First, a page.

16 The results are essentially unchanged when we use step functions for wealth and household income.
17 There are 12 industry categories and 17 occupations, based on standard census classifications.
18 This is similar to Edwards’ (2002) result that poor health reduces the likelihood of stock ownership. Edwards estimates his model treating the HRS waves as a series of independent cross sections.
19 Because these models are estimated using only the first year of the panel, the results are not directly comparable to those in Table 3a. Our assessment that the health coefficients do not change much is based on a comparison to the canonical model estimated using only the first wave, which is not reported here to conserve space.
20 A person's subjective probability of living a long time can depend on how optimistic he or she is. This raises the possibility that our results are driven by the fact that optimistic people buy risky assets and say they feel healthy. The HRS does ask respondents some questions that indirectly relate to their degree of optimism. In particular, the individuals were asked to rate the likelihood that the following would occur during the remainder of their lifetimes: double-digit inflation, major depression, Social Security becoming less generous, and housing prices rising faster than inflation. These variables had no impact on portfolio composition or the coefficient on health. To the extent that these expectational variables proxy for optimism, this suggests that optimism is not driving our results.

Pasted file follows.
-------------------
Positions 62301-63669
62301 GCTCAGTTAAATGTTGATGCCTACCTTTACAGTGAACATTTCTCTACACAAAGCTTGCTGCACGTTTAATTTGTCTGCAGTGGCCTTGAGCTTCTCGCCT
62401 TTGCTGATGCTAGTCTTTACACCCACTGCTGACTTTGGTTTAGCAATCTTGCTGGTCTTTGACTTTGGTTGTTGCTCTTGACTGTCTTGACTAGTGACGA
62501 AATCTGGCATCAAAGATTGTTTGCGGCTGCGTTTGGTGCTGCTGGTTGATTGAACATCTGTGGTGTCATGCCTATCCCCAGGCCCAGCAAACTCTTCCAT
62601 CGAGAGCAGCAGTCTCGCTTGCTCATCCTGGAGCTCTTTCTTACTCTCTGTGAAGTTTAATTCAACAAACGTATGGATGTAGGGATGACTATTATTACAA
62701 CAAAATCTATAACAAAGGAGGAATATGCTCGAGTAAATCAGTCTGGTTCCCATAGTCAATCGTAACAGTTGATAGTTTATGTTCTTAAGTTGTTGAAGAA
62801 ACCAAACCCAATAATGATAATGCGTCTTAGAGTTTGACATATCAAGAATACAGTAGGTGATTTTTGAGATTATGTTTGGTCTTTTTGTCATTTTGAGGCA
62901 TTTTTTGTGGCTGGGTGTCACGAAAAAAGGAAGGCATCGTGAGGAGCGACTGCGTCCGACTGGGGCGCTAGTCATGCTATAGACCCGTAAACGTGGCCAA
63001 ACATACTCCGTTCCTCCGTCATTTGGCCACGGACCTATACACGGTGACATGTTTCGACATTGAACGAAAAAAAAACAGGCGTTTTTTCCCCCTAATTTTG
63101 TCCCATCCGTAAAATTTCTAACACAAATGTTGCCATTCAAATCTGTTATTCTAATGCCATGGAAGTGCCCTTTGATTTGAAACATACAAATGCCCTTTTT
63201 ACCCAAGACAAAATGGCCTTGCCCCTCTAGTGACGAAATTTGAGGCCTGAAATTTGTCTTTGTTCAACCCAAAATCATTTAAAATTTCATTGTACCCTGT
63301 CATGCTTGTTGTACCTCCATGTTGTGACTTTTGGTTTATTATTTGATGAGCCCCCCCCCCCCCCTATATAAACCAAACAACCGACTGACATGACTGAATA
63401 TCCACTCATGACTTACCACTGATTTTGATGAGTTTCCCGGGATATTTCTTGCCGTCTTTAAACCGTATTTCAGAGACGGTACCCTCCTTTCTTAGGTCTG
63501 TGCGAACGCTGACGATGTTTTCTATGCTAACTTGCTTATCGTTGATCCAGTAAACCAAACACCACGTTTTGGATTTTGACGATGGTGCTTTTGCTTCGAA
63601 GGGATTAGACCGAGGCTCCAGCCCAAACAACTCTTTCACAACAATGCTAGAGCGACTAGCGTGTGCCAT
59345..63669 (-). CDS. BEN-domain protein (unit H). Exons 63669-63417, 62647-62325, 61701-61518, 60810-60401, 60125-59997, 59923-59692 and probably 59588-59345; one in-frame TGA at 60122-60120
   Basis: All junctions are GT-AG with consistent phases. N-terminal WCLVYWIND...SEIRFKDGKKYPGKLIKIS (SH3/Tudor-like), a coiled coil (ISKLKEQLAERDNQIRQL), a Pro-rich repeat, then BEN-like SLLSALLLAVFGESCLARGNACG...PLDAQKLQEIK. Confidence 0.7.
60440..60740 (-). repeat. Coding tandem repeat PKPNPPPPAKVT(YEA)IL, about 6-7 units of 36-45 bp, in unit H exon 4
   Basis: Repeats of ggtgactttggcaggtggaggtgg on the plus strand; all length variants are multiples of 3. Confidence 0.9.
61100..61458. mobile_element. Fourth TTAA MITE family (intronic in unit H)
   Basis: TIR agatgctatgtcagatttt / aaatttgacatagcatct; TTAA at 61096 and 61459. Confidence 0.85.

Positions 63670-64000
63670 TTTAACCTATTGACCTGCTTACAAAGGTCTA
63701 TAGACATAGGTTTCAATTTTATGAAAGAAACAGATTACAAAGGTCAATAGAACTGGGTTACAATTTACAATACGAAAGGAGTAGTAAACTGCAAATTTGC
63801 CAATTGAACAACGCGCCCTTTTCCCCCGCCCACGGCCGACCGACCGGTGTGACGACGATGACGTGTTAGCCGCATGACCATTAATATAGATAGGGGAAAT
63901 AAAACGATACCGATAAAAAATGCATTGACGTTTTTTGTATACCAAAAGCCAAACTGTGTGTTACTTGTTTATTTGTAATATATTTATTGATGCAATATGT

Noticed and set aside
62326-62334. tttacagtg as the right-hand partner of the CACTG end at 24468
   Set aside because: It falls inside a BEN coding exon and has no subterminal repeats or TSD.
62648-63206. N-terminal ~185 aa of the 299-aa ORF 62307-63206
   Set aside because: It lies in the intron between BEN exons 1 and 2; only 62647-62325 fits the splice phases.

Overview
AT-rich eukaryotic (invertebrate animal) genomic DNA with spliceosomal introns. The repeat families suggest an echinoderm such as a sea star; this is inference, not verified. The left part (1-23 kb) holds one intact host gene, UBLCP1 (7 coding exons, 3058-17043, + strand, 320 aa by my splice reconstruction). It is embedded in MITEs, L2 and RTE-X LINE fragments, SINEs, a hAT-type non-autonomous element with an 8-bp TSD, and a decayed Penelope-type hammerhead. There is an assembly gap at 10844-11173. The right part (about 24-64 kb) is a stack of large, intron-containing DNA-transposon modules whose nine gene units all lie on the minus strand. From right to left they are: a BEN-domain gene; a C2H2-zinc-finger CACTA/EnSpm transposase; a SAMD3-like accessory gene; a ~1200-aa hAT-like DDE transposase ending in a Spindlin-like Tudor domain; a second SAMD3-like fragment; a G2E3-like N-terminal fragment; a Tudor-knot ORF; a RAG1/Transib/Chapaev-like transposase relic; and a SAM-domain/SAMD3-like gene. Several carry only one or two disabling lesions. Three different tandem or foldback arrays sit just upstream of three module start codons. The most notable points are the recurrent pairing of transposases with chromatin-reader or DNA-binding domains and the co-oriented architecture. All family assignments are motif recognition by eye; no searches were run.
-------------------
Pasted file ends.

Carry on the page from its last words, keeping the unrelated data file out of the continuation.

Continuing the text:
21 Poterba and Samwick (1999) and Edwards (2002) employ a two-limit tobit estimator, with truncation at zero and one. However, in our data, none of the assets has a substantial concentration of the portfolio shares at unity, so we use the simpler one-limit version.
22 Poterba and Samwick (1999) provide further details. Note that Heckman's two-step procedure does not constrain the predicted shares to equal one.
23 Specifically, the sum of the marginal health effects comes out to −0.034 for singles, −0.005 for married men and −0.013 for married women.
24 As discussed earlier, the tobit estimator does not constrain the shares to sum to one, which explains the fact that the marginal effects do not sum to zero.
25 Recall that the models with risk preferences, planning horizons, and bequests are estimated only for the first wave, so that the health coefficients are not directly comparable to those in Table 5a and b.